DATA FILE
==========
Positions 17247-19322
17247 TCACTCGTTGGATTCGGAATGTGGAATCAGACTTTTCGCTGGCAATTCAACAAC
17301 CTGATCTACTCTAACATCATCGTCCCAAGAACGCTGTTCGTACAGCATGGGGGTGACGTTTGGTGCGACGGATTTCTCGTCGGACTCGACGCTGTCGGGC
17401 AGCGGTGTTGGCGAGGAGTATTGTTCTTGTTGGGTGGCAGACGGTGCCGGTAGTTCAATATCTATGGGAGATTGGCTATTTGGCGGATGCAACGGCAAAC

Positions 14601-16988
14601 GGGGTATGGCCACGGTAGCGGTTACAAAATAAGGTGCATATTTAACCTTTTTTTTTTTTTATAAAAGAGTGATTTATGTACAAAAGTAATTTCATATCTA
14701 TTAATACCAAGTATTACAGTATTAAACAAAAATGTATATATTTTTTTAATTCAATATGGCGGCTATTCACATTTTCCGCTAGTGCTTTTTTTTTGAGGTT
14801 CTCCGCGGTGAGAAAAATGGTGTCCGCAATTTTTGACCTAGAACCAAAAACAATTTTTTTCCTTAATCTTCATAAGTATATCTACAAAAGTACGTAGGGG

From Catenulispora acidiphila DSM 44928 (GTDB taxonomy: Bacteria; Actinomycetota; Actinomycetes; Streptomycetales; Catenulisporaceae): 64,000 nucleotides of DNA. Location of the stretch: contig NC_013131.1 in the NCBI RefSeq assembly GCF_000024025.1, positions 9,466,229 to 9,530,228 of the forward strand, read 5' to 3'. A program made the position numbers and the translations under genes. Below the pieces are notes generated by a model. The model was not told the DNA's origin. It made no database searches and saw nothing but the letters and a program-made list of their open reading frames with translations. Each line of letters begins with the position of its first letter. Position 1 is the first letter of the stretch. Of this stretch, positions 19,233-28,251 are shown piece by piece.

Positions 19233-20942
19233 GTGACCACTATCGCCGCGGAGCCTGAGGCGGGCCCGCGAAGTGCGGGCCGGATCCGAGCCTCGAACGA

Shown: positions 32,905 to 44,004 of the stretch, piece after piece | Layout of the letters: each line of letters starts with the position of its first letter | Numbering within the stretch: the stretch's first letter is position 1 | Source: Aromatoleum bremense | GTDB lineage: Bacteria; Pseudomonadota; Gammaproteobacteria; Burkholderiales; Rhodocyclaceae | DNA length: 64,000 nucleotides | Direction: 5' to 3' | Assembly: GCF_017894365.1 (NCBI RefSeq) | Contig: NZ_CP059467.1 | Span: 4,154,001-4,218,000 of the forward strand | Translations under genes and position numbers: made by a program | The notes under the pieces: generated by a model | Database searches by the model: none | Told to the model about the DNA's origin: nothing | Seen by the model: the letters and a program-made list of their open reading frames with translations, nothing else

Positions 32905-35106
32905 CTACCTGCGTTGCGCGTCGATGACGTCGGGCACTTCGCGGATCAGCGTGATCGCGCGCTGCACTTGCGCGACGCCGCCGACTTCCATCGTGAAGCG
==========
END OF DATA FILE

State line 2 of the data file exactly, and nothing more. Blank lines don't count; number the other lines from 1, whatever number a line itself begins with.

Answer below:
17247 TCACTCGTTGGATTCGGAATGTGGAATCAGACTTTTCGCTGGCAATTCAACAAC